Tea, sodas, vermouth, sour beer and pressed juices are the beverage trends of 2014 identified by Baum + Whiteman‘s New York team of of influential restaurant consultants.
Tea: With Starbucks committed to converting America to tea, look for others to amplify the attention. Teavanna opened a tea bar/cafe in Manhattan … with more to come … discovering people are more likely to buy food with tea than with coffee. Smart bartenders will look at Teavanna’s and competitors’ multi-flavored fruit and herbal blends as convenience bases for boozy cocktails … chefs may use them for basting.
Vermouth: Latest fixation of artisan bartenders …making bespoke vermouths and stocking dozens of branded items … mostly obscure. Go to Spain to see the real action.
Sodas: SodaStream contraptions have consumers experimenting with sodas at home … even making carbonated cocktails. Restaurants also crafting sodas using house-made fruit syrups and infusions … some bottled, some on-tap.
The craft beer movement spawns craft sodas … same mantra: local, natural, artisan. And Starbucks (they’re onto every trend) has customer soda machines … called Fizio … on test in stores carbonating teas, sodas, coffee, lemonade.
Sour Beer: Innoculating beers with wild yeasts and aging them in wood, craft brewers are turning out fragrant but sour … really sour … beers. Not for everyone, but catching on among sophisticates. With the acidity of pinot noir, they’re great with bbq.
Pressed Juices: Juice bars are no longer for health nuts and body cleansers.
Lots of investors pouring into cold-pressed juiceterias now that millions of people … too busy to eat an apple or carrot but willing to pay someone to juice it for them … are demanding fresh fruit and vegetables in profuse combinations.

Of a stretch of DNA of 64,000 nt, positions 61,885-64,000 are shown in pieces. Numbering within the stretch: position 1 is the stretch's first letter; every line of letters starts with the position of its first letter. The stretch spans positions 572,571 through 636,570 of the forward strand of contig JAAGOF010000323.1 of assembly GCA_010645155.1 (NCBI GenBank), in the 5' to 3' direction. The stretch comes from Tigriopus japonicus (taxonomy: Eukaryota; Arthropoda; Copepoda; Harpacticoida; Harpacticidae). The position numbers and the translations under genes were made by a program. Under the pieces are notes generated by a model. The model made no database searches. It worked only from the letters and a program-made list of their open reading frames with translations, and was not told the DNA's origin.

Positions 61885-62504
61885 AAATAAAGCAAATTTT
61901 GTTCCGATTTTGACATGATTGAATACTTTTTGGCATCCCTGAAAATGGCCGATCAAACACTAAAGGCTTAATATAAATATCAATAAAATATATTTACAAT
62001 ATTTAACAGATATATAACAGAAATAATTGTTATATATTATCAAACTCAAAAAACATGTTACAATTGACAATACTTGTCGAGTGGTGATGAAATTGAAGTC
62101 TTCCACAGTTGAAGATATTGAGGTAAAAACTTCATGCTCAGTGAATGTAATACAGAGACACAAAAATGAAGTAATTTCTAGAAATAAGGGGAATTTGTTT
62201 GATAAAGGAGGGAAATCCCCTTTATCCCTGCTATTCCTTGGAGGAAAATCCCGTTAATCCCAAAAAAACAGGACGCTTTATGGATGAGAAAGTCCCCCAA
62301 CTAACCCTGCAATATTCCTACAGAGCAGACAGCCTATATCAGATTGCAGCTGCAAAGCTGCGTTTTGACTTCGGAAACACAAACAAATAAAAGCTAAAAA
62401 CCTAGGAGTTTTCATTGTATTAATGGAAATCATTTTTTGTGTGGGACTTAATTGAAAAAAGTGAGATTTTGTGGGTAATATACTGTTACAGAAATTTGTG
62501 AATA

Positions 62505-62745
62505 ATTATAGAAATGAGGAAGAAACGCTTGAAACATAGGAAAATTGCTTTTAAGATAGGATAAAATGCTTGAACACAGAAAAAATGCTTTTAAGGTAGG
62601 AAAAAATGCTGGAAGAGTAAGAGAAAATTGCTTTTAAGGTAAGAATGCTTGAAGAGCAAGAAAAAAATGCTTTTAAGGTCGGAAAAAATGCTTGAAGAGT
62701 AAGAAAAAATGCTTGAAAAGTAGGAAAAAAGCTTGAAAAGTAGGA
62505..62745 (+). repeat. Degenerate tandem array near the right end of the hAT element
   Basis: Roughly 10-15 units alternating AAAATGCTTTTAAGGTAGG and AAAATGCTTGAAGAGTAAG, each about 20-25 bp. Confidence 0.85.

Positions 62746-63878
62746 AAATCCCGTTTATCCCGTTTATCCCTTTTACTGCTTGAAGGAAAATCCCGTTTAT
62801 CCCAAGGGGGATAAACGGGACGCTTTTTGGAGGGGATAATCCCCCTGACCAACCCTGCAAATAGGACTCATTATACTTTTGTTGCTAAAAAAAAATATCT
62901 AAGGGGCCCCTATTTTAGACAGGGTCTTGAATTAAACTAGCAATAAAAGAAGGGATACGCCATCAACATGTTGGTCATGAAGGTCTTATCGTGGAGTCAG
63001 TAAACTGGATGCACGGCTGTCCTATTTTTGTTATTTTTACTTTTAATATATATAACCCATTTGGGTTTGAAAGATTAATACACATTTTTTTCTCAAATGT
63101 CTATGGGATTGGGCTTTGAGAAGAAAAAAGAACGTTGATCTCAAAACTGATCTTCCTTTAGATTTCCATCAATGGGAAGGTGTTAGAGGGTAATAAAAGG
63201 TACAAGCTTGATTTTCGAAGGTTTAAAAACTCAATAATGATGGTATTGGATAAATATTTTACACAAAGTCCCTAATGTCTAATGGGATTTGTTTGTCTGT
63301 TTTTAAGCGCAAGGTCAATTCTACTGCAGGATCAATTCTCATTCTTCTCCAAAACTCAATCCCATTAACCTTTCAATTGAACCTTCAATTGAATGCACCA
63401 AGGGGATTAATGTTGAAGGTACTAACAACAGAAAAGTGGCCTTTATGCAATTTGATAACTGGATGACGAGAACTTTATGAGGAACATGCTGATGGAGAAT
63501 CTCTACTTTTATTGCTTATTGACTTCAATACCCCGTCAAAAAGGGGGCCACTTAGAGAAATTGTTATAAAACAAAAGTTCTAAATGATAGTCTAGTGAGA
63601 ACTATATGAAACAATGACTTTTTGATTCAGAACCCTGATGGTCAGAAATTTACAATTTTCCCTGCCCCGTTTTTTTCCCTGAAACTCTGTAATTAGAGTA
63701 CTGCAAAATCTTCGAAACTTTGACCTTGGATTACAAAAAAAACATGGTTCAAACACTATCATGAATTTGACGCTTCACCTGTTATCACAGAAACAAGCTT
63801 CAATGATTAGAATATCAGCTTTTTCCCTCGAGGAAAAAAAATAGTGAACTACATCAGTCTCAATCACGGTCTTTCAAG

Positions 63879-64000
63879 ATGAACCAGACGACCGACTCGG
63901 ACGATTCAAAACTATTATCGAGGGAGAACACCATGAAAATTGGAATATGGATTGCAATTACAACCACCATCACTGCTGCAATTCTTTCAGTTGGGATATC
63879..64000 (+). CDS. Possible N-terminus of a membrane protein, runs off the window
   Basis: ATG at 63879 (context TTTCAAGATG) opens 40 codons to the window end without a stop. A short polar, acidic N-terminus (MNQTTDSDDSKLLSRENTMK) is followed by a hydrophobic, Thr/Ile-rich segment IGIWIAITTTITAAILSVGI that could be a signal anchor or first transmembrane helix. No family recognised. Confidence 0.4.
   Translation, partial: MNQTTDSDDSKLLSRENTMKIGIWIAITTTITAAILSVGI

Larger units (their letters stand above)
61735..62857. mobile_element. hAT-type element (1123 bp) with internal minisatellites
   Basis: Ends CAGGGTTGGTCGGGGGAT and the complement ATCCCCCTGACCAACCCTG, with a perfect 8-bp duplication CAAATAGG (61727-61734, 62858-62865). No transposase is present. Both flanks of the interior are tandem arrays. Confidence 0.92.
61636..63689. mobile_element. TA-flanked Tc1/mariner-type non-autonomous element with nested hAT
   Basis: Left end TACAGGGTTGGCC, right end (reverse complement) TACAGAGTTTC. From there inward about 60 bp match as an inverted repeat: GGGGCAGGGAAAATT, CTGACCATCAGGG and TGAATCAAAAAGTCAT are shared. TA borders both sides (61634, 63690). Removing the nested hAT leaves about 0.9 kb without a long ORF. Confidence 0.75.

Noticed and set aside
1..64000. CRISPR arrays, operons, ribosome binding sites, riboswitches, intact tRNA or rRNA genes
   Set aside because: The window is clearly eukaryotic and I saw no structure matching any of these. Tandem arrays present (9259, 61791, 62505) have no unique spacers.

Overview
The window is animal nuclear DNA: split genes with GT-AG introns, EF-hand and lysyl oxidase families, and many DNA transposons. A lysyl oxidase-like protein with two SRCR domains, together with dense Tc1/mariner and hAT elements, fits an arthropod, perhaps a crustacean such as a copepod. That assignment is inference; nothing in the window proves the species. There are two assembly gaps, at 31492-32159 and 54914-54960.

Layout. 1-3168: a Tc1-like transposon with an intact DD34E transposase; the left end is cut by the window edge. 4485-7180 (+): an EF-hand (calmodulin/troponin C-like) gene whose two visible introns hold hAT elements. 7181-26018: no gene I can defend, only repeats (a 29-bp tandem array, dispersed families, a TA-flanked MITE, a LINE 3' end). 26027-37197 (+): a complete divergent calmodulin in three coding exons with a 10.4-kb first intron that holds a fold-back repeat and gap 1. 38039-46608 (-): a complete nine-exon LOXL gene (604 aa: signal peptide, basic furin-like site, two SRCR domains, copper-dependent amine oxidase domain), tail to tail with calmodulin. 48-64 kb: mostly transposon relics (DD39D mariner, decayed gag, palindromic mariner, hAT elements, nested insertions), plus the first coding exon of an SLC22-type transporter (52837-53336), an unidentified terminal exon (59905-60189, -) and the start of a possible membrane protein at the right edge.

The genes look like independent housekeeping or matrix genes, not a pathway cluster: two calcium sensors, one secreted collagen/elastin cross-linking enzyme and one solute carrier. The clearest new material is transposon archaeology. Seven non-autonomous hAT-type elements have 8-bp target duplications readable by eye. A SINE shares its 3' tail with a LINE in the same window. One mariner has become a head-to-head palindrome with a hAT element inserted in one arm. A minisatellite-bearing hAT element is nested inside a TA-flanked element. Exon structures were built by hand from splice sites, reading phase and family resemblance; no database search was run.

Just-made is best, four-hour juice is next-best, and then there’s high-pressure sterilization that keeps bottled juices in the fridge for days or week. All lack fiber but they’re selling. Jamba Juice repositioning from a smoothie chain and Starbuck’s Evolution Fresh becoming a lifestyle brand. Pressed juices plus booze make super-premium cocktails. Bar Culture Trendlets: Mixologists, mostly in hotels, bottling their own small-batch carbonated cocktails. Flavored ice cubes. Misting flavored essences over finished cocktails. Gin connoisseurship … gin and tonic bars.
… Oceana in New York stocks 38 types of gin. Hard cider will take off next as beer brewers enter the market to protect their businesses … food-friendly, low-alcohol, gluten-free … even seducing non-drinkers
Dispensed highbrow slushy cocktails with house-made ingredients … faster service, unique, hand-crafted. Locally made rye and bourbon; there are more than 300 small-batch distillers in the US. Farm-to-shaker cocktail merchandising. Non-sugar sweeteners. More beer and wine in fast-casual chains.